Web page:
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Thatcherism describes the conviction politics, economic, social policy, and political style of the British Conservative politician Margaret Thatcher, who was leader of her party from 1975 to 1990. It has also been used to describe the beliefs of the British government while Thatcher was Prime Minister between May 1979 and November 1990, and beyond into the governments of John Major and Tony Blair. An exponent or supporter of Thatcherism is regarded as a Thatcherite.
Both the exact terms of what makes up Thatcherism as well as its specific legacy in terms of British history over the past decades are controversial. In terms of ideology, Thatcherism has been described by Nigel Lawson, Thatcher's Chancellor of the Exchequer from 1983 to 1989, as a political platform emphasizing free markets with restrained government spending and tax cuts coupled with British nationalism both at home and abroad. The Daily Telegraph stated in April 2008 that the programme of the next non-conservative British government, Tony Blair's administration with an emphasis on 'New Labour', basically accepted the central reform measures of Thatcherism such as deregulation, privatisation of key national industries, maintaining a flexible labour market, marginalising the trade unions, and devolving government decision making to local authorities.
- 1 Overview
- 2 Thatcherite Atlanticism
- 3 Thatcherism before Thatcher
- 4 Libertarianism
- 5 Thatcherite economics
- 6 Trade union legislation
- 7 Thatcherite morality
- 8 Sermon on the Mound
- 9 Europe
- 10 Thatcherism as a form of government
- 11 Dispute over the term
- 12 Criticism
- 13 Thatcher's legacy
- 14 See also
- 15 References
- 16 Bibliography
Thatcherism claims to promote low inflation, the small state, and free markets through tight control of the money supply, privatisation and constraints on the labour movement. It is often compared with Reaganomics in the United States, Economic Rationalism in Australia and Rogernomics in New Zealand and as a key part of the worldwide neoliberal movement. Nigel Lawson, Thatcher's Chancellor of the Exchequer from 1983 to 1989, listed the Thatcherite ideals as:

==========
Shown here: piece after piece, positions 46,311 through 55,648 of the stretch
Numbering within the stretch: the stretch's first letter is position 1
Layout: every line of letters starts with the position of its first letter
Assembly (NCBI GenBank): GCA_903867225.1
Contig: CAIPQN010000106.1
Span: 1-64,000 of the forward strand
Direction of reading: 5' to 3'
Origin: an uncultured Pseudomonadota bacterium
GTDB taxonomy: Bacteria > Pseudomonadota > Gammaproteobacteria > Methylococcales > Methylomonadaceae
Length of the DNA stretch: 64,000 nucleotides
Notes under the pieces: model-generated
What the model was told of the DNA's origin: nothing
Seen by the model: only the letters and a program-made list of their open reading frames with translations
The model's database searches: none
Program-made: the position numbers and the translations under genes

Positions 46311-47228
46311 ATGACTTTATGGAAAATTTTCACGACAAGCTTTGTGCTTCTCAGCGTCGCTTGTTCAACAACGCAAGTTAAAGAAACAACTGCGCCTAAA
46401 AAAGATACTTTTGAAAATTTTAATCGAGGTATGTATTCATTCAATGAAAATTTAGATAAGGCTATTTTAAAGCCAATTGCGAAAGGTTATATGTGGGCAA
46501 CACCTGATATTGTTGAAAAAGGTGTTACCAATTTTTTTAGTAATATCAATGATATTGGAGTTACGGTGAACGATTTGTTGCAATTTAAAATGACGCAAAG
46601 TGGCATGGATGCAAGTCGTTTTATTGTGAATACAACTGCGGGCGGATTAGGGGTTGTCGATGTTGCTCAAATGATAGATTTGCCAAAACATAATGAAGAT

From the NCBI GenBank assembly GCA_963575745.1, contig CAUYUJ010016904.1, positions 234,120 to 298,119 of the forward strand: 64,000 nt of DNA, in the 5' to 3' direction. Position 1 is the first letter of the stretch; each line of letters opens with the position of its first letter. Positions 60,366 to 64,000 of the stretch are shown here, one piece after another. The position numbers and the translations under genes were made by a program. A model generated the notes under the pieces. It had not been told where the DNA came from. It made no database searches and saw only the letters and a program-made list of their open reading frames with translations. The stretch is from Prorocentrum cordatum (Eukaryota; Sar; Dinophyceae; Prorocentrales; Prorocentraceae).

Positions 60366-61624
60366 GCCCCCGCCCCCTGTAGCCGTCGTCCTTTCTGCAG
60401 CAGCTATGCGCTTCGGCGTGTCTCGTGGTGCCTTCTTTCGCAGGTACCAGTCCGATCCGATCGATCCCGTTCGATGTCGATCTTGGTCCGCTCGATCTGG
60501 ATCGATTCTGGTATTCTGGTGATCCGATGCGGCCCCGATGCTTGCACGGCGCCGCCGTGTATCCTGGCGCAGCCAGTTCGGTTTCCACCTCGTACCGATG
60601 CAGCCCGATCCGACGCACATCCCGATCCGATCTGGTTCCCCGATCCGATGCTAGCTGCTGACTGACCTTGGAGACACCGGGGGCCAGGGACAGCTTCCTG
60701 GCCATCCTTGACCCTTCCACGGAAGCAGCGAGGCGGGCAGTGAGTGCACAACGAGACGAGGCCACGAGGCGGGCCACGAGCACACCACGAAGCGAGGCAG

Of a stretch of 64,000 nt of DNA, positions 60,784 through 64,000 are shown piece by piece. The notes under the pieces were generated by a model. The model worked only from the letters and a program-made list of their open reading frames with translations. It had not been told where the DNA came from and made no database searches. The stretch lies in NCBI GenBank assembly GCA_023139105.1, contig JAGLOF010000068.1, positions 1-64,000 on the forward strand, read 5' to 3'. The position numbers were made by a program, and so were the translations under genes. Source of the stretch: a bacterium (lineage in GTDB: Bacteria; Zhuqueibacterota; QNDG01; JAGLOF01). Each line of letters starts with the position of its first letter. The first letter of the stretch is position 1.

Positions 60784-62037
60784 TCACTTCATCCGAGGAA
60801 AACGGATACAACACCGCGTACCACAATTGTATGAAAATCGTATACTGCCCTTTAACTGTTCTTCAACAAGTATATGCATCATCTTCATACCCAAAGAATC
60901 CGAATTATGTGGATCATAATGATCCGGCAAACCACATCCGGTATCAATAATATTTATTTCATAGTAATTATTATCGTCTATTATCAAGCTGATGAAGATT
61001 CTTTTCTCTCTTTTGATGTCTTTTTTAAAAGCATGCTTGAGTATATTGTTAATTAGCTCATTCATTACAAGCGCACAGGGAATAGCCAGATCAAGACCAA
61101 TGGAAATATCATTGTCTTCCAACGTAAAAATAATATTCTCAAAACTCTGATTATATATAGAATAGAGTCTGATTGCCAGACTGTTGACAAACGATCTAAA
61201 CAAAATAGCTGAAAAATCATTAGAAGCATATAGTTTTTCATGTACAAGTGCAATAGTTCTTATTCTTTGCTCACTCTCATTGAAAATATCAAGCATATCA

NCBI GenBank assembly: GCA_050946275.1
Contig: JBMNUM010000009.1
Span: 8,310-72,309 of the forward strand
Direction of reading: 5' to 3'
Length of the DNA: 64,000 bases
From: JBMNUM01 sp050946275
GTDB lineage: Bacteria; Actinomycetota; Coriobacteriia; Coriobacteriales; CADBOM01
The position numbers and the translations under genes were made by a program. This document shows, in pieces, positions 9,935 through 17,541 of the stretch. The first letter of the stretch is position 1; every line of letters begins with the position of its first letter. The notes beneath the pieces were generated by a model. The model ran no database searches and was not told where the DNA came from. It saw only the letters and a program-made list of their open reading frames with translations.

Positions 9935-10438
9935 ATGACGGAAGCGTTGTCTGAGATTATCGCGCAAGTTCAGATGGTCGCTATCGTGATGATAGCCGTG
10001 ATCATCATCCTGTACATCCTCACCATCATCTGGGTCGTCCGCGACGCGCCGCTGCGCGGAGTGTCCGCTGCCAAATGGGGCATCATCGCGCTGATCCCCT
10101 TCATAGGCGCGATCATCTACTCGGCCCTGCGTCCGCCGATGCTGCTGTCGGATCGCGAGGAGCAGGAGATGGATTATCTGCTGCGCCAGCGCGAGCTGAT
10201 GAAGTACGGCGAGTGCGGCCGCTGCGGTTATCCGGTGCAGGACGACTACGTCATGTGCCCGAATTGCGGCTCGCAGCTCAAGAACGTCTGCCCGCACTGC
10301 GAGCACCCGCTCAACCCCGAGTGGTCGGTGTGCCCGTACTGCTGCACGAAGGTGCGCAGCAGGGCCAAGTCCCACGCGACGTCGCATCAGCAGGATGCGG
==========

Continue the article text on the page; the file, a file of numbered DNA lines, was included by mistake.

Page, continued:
Thatcherism is thus often compared to classical liberalism. Milton Friedman claimed that "the thing that people do not recognise is that Margaret Thatcher is not in terms of belief a Tory. She is a nineteenth-century Liberal." Thatcher herself stated in 1983: "I would not mind betting that if Mr. Gladstone were alive today he would apply to join the Conservative Party". In the 1996 Keith Joseph memorial lecture Mrs. Thatcher argued that "The kind of Conservatism which he and I...favoured would be best described as ‘liberal’, in the old-fashioned sense. And I mean the liberalism of Mr. Gladstone, not of the latter day collectivists". However, Thatcher once told Friedrich Hayek: "I know you want me to become a Whig; no, I am a Tory". Hayek believed "she has felt this very clearly".
But the relationship between Thatcherism and liberalism is complicated. Thatcher's former Defence Secretary John Nott claimed that "it is a complete misreading of her beliefs to depict her as a nineteenth-century Liberal". As Ellen Meiksins Wood has argued, Thatcherite capitalism was compatible with traditional British political institutions. As Prime Minister, Thatcher did not challenge ancient institutions such as the monarchy or the House of Lords, but some of the most recent additions: such as the trade unions. Indeed, many leading Thatcherites, including Thatcher herself, went on to join the House of Lords: an honour which Gladstone, for instance, had declined.
Thinkers closely associated with Thatcherism include Keith Joseph, Enoch Powell, Friedrich Hayek and Milton Friedman. In an interview with Simon Heffer in 1996 Thatcher stated that the two greatest influences on her as Conservative leader had been Joseph and Powell, who were both "very great men".